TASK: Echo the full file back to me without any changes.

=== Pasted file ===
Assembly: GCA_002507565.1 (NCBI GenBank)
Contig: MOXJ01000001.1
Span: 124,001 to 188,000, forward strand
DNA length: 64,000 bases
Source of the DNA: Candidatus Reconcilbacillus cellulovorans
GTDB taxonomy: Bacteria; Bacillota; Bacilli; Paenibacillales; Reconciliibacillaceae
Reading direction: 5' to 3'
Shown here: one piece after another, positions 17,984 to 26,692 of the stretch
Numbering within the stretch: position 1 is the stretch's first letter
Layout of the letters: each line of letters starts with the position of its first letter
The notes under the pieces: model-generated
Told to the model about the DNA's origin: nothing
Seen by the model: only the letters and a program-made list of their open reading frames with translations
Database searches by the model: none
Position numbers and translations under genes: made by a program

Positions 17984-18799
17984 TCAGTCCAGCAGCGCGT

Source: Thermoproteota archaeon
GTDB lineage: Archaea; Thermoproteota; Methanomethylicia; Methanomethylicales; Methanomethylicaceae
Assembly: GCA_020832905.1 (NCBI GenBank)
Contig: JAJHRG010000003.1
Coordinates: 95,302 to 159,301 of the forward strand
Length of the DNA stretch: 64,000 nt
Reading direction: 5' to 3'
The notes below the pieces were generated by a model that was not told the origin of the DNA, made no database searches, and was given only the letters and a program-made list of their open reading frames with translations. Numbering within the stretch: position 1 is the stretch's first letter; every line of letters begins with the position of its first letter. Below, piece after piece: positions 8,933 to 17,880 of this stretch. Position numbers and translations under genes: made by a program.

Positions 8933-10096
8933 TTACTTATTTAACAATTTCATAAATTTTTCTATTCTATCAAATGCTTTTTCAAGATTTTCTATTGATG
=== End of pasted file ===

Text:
Assembly: GCA_002507565.1 (NCBI GenBank)
Contig: MOXJ01000001.1
Span: 124,001 to 188,000, forward strand
DNA length: 64,000 bases
Source of the DNA: Candidatus Reconcilbacillus cellulovorans
GTDB taxonomy: Bacteria; Bacillota; Bacilli; Paenibacillales; Reconciliibacillaceae
Reading direction: 5' to 3'
Shown here: one piece after another, positions 17,984 to 26,692 of the stretch
Numbering within the stretch: position 1 is the stretch's first letter
Layout of the letters: each line of letters starts with the position of its first letter
The notes under the pieces: model-generated
Told to the model about the DNA's origin: nothing
Seen by the model: only the letters and a program-made list of their open reading frames with translations
Database searches by the model: none
Position numbers and translations under genes: made by a program

Positions 17984-18799
17984 TCAGTCCAGCAGCGCGT

Source: Thermoproteota archaeon
GTDB lineage: Archaea; Thermoproteota; Methanomethylicia; Methanomethylicales; Methanomethylicaceae
Assembly: GCA_020832905.1 (NCBI GenBank)
Contig: JAJHRG010000003.1
Coordinates: 95,302 to 159,301 of the forward strand
Length of the DNA stretch: 64,000 nt
Reading direction: 5' to 3'
The notes below the pieces were generated by a model that was not told the origin of the DNA, made no database searches, and was given only the letters and a program-made list of their open reading frames with translations. Numbering within the stretch: position 1 is the stretch's first letter; every line of letters begins with the position of its first letter. Below, piece after piece: positions 8,933 to 17,880 of this stretch. Position numbers and translations under genes: made by a program.

Positions 8933-10096
8933 TTACTTATTTAACAATTTCATAAATTTTTCTATTCTATCAAATGCTTTTTCAAGATTTTCTATTGATG